After being turned inside out by my fall exams, I need something to take my mind off the impending doom of bad grades and extreme depression that will follow. The answer seems to be Persona 2: Innocent Sin, which I’ve been playing since my mindbendingly hard Corporations exam ended early today. (If you’re a law student as well, maybe we can agree on this: fuck Corporations.)
Like most of the people I know who are into JRPGs, I played Persona 3/4 and enjoyed them both, so I thought I would try out Persona 2, which I’d heard good things about. P2 is split into two separate games, Innocent Sin and Eternal Punishment. And since Innocent Sin is apparently the first in the series, it seemed like the natural choice. Both P2 games were originally released on the Playstation, and Innocent Sin was later ported to the PSP, which is the version I’ve got.
Several things about Persona 2 will be familiar right off the bat to those of you who’ve gotten through your 60+ hour playthroughs of P3 and P4. The first is the high school setting. The idea of the Persona series is that it’s Shin Megami Tensei at high school, starring several students who have awoken to their innate power of Persona to fight demons. The same is true here. P2 is also, like P3/4, a lot more character-driven than main line SMT games.
There seems to be both a lot more and a lot less in P2 than in the later titles. There are several armor and weapon shops, a secret casino where you can play video poker and slots to win weapons and items, and a load of extra dialogue with your party members in each of these places (these don’t really add much except flavor, but it’s a nice addition anyway.) There’s a hunger mechanic that lets you give your party members temporary stat bonuses when they eat at one of the several restaurants in town. There’s also an interesting rumor system in the game whereby you can exchange rumors with certain characters and pay a detective agency in town (Kuzunoha Detective Agency, a nice reference for fans of the Devil Summoner SMT spinoff series) to spread those rumors that benefit your party. The “all rumors are true” theme that also crops up in Persona 4 a bit with the Midnight Channel is present in Innocent Sin and seems to be really prominent, both in the game mechanics and in the plot.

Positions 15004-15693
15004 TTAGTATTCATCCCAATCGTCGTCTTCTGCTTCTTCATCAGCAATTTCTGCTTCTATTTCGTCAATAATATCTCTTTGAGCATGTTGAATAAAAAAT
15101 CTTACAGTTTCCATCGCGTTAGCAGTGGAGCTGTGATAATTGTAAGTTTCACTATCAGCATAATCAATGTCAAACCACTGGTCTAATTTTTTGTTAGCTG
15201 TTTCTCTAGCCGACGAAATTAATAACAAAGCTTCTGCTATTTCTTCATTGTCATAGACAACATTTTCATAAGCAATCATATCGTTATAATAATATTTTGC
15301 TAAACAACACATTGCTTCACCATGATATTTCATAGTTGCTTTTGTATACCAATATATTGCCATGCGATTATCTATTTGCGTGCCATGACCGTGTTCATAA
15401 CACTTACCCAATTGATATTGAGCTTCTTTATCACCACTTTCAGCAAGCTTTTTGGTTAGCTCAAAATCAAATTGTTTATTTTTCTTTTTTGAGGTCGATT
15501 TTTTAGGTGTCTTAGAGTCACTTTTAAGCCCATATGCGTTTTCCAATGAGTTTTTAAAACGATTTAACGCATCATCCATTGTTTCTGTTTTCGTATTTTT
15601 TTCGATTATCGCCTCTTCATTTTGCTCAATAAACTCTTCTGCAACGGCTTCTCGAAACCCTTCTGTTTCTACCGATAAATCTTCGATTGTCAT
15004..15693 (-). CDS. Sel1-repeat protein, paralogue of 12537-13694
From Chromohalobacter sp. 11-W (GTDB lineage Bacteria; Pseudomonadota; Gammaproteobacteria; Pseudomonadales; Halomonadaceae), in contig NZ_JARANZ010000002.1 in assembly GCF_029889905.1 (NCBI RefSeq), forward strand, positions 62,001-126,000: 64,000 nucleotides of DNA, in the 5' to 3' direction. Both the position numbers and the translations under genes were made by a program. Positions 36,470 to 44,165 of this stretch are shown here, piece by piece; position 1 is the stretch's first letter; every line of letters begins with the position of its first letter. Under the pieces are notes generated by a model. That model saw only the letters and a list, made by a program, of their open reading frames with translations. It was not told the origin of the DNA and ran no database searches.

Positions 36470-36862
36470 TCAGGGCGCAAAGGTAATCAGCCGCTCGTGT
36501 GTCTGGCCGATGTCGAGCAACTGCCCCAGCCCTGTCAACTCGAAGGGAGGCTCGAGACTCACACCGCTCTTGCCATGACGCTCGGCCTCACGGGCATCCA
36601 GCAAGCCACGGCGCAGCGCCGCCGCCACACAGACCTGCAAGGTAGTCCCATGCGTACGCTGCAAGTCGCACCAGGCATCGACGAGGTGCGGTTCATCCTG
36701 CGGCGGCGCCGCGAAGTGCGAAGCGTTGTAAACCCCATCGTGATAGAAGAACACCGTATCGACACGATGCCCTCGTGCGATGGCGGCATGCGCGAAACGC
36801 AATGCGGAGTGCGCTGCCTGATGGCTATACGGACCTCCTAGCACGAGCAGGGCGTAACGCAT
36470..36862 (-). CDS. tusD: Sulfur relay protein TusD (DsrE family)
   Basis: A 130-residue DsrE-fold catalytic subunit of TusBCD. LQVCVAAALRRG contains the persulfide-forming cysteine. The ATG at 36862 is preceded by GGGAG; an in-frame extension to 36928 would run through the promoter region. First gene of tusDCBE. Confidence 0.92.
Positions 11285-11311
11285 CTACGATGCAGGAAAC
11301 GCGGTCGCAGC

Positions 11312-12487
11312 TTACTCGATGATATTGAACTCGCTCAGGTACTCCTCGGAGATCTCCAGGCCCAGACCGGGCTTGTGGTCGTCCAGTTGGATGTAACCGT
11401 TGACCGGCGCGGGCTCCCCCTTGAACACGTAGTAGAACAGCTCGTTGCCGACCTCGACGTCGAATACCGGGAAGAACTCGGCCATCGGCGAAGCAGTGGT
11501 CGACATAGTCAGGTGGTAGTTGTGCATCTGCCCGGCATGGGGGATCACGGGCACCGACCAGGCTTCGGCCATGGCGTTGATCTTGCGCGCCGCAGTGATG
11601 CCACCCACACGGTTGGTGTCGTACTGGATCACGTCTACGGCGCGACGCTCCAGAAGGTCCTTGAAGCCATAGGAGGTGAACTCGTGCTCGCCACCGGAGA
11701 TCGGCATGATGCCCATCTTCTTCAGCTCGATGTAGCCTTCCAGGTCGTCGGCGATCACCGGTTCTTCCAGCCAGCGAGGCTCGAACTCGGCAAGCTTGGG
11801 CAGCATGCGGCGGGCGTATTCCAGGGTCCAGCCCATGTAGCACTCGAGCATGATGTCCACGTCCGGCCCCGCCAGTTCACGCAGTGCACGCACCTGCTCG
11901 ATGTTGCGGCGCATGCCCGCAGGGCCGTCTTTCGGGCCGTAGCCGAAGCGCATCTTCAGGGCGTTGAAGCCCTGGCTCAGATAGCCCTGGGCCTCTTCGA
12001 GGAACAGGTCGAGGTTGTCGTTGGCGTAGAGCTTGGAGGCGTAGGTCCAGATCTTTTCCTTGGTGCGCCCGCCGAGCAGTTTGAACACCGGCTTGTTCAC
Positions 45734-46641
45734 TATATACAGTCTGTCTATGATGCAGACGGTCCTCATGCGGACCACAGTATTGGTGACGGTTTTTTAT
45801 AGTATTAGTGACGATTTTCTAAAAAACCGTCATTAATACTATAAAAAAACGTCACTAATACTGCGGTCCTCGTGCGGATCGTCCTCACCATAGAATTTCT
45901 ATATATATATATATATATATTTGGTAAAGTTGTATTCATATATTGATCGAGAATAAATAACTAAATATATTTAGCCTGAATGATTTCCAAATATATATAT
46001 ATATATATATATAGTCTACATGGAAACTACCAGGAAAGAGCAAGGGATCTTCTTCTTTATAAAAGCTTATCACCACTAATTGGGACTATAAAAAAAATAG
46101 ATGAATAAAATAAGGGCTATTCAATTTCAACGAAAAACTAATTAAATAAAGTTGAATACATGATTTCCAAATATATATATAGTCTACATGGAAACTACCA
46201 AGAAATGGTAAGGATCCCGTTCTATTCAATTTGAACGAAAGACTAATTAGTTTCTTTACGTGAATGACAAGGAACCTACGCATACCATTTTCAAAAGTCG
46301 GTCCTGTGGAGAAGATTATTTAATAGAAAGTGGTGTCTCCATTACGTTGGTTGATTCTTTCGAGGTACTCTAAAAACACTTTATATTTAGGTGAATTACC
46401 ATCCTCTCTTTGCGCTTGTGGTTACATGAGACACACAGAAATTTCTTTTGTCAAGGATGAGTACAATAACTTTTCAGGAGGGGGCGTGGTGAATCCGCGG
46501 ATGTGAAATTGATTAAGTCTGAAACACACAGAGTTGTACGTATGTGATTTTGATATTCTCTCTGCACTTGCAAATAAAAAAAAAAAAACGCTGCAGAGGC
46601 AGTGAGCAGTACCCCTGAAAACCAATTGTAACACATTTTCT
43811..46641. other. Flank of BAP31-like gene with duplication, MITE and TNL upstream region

What’s not here is the Social Link system, which was created for Persona 3. P2 does set you up with a silent protagonist and a core party of characters that have good chemistry, like in P3 and P4, though. Fusion is also not present: new personas are gotten through a weird card-collecting system that I haven’t figured out yet. One nice thing about the Velvet Room, though, that P3/4 for whatever reason decided to lose, was a rotating soundtrack. As nice as “Aria for the Soul” is, I sure got sick of hearing it during my fusion ordeals in P3 and P4, but P2 mixes it up with a couple of other pieces, including Debussy’s “Clair de Lune” and Satie’s “Gymnopedie No. 1″. Which I’m extremely grateful for. Why P3 and P4 dropped everything else in favor of the Velvet Room’s main theme I can’t understand. It’s not like they could have had copyright problems with such old pieces; they’ve got to be in the public domain by now.
Enough of that. Pretty much everything else is good so far. About 6/7 hours in, the plot is engaging, and the art and music are really good, sort of how I’d imagine a Persona game on the Playstation would be. The only complaint about Persona 2 I might raise at this point is that combat is pretty slow – one of the early bosses I fought was quite easy to beat because he was barely doing any damage to my party, but he seemed to take forever to whittle down to 0 HP.
A proper review is forthcoming (whenever I finish the game, anyway) but so far I think most fans of the ultra-popular PS2 Persona games would enjoy Persona 2, despite ts pretty stark differences in gameplay mechanics from later Persona titles. Not to mention its relative graphic limitations. It was released in the 90s, after all, so you’ll have to give it a break on that count.